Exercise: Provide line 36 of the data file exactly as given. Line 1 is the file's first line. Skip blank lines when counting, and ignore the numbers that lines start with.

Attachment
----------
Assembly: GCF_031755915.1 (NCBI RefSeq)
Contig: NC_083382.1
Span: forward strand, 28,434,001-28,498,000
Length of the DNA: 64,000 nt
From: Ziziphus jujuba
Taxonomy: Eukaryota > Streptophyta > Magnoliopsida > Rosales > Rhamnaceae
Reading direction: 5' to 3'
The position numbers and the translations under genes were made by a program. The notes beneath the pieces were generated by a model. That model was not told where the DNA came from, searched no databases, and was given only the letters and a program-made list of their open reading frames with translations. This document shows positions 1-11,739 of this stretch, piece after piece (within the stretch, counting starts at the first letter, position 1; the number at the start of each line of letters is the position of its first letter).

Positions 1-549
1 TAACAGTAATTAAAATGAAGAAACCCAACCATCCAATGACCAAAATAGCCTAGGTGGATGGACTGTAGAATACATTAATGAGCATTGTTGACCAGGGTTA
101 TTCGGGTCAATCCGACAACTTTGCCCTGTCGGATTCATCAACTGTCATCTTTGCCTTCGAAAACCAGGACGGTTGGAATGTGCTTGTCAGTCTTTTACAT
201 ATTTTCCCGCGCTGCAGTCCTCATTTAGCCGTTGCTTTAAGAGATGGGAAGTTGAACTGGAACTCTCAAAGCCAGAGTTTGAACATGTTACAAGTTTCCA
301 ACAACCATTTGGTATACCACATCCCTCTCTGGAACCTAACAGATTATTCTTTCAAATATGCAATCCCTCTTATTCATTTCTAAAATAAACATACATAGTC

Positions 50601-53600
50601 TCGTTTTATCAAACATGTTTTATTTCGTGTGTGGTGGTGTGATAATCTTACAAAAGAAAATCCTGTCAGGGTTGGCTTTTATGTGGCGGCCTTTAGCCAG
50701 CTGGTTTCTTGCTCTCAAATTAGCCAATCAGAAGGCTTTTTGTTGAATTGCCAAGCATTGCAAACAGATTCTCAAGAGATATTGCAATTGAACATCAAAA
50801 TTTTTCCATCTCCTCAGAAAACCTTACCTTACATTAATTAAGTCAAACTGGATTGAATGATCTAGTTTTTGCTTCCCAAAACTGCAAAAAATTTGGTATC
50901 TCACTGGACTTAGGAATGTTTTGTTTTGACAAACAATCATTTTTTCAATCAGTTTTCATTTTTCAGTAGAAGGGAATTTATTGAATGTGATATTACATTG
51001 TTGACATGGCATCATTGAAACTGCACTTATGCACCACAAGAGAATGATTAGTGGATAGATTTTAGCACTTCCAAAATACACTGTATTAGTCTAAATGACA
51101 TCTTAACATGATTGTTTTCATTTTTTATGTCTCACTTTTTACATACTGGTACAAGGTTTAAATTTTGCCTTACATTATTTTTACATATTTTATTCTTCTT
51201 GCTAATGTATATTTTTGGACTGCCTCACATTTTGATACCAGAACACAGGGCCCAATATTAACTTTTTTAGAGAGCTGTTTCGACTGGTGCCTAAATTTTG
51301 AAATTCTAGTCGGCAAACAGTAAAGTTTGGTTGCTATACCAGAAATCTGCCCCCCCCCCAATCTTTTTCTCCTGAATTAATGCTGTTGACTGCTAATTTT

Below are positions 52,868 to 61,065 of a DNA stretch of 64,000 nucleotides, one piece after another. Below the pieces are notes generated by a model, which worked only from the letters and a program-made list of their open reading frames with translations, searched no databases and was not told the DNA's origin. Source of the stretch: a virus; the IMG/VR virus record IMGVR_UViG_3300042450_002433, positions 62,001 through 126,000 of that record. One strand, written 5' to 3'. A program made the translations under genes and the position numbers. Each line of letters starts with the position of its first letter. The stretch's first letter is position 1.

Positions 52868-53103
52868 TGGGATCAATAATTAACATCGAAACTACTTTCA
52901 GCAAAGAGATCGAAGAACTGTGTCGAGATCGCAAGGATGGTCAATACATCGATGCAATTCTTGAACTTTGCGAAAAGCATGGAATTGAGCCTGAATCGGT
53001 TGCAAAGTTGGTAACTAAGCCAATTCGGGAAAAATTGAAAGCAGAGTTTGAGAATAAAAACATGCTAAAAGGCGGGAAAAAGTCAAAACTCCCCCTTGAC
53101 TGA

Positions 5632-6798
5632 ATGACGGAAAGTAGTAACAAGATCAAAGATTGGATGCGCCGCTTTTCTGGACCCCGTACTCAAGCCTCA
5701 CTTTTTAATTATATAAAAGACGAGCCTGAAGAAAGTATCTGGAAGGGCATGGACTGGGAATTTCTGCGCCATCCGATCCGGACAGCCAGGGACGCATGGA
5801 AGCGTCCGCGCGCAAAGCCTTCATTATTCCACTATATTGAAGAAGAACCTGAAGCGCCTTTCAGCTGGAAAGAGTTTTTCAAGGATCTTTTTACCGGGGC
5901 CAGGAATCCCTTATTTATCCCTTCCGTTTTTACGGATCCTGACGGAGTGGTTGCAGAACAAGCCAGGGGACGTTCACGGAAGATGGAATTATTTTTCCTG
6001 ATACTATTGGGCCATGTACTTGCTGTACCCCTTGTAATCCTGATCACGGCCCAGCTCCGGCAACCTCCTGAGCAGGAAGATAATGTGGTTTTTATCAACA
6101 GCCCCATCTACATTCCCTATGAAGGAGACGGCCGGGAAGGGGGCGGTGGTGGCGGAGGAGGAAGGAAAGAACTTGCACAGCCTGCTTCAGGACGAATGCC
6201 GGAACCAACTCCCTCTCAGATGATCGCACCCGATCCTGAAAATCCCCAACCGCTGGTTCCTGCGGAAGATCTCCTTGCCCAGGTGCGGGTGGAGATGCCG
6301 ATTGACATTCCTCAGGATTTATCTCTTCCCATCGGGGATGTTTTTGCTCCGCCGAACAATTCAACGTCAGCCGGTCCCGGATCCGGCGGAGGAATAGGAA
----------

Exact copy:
6201 GGAACCAACTCCCTCTCAGATGATCGCACCCGATCCTGAAAATCCCCAACCGCTGGTTCCTGCGGAAGATCTCCTTGCCCAGGTGCGGGTGGAGATGCCG